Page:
Jan. 20, 1931 – Saturday, Nov. 23, 2019
Fall was Mom’s favorite time of year, and so it is fitting that she “checked out,” as she would say, at Tri-State Memorial Hospital last Saturday evening before the winter cold.
Born in Louisville, Ky., to John York Wilson and Nora Langan Wilson, she married at 16 and moved all over the country, from Savannah, Ga., to Montgomery, Ala., St. Louis and New Orleans; and then Raton, Santa Fe, Albuquerque and Farmington, N.M.; Davenport, Iowa and Spokane. She landed in Asotin in 1964 and settled in Clarkston in 1975. In more recent years, she claimed she no longer had a Southern accent, but all who knew her could raise an eyebrow at that one.
She is survived by her children, Dr. James Howlett Jr., (and Jean), of Asotin; Cheryl Howlett, of Bellevue, Wash.; Dr. Brian Howlett (and Debbie Elliott), of Clarkston; Adrienne Wilson, of Las Cruces, N.M.; nine grandchildren; and 17 great-grandchildren.
Married to Dr. James Howlett Sr., from Aug. 30, 1947, to 1971, she supported the family, working as a bookkeeper in an auto parts store and then a high-end dress shop in Davenport, Iowa, while he attended Palmer College of Chiropractic. She married George Macy in May 1973, and they lived in Pondicherry, India, for six months while George worked toward a doctorate in yoga, and afterward, they completed their trip around the world. They were married for 17 years.
Her fun-loving younger sister, JoAnn Kuzuoka, of Louisville, predeceased her, but nephew John Kuzuoka and nieces Janice Eileen Miles and Jean Schrecker survive her. Her best friend, Sigrid MacDonald, whom she continued to visit in her dreams, preceded her in death, as did her dear friend, Ruby Peterson.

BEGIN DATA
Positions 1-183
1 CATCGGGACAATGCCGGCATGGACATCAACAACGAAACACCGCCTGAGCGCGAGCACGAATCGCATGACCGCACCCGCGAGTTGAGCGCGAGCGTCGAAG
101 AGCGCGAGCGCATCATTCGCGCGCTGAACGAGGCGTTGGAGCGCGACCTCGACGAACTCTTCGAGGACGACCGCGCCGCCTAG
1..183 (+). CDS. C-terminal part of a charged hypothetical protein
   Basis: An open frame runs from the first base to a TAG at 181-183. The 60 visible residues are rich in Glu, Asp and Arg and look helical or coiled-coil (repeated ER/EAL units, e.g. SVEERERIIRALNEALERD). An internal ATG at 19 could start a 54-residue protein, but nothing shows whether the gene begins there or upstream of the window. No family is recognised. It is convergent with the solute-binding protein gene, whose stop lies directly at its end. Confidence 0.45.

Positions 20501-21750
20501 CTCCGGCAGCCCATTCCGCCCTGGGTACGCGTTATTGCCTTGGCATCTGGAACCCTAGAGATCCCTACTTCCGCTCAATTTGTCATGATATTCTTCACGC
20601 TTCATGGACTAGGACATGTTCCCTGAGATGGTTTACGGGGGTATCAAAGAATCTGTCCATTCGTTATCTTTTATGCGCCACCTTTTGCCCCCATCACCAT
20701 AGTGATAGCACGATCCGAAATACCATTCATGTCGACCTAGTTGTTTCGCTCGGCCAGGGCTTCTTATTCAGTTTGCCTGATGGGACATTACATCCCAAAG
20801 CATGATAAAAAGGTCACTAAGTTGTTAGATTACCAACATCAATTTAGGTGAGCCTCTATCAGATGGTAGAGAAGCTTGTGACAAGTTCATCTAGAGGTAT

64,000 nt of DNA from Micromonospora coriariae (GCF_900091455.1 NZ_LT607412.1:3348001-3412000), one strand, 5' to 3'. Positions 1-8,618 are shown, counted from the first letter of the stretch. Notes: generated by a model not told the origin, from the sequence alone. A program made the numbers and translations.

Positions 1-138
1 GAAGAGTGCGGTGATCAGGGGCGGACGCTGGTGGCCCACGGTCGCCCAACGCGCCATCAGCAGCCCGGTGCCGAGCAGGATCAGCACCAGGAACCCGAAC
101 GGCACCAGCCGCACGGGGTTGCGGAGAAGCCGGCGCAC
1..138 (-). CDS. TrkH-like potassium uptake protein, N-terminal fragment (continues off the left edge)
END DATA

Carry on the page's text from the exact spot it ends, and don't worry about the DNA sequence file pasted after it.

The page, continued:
Mom attended Catholic high school at Mercy Academy in Louisville; at age 36, she earned her GED and enrolled in Lewis-Clark State College at the same time as her oldest son and daughter. At 65, she passed real estate exams for both Washington and Idaho. She was a founding member of Unity Church in Lewiston and an active member of Dale Carnegie for many years.
In December 1998, she won the Good Citizen Award and Citizen Service Award from the Clarkston and Lewiston police departments, respectively, for “hosting” the SWAT team in her home for several days while officers talked down a neighbor who was repeatedly firing a gun. The standoff ended peacefully — and left her with a wild story to tell.
In the ’60s, she worked for the Asotin County Treasurer’s Office. For decades, she was a dental receptionist and bookkeeper for Drs. Gary Gage, Dennis Riendeau, Galen Haas and Rob Meyers, as well as a dental assistant in the Tri-Cities. She had her own housecleaning business in the ’80s and ’90s. Until her death, she managed the Clarkston triplex she owned and lived in, advertising vacancies from the “Angelic Landlady.” She even baked cookies for her tenants. Her all-time favorite job after retirement was taking care of her grandchildren, and later, her great-grandchildren. Nothing was more important or precious to her than that.
This beautiful, loving lady is gone from our embrace, but not from our hearts and minds. The warmth and joy that she created will last through the three generations who loved and will miss her.
Special thanks to Dr. Leroy Smith at Tri-State for his kindness and care.
We will celebrate Mom’s life at 10 a.m. Saturday, Dec. 7, at Happy Day Catering, 700 Sixth St., Clarkston.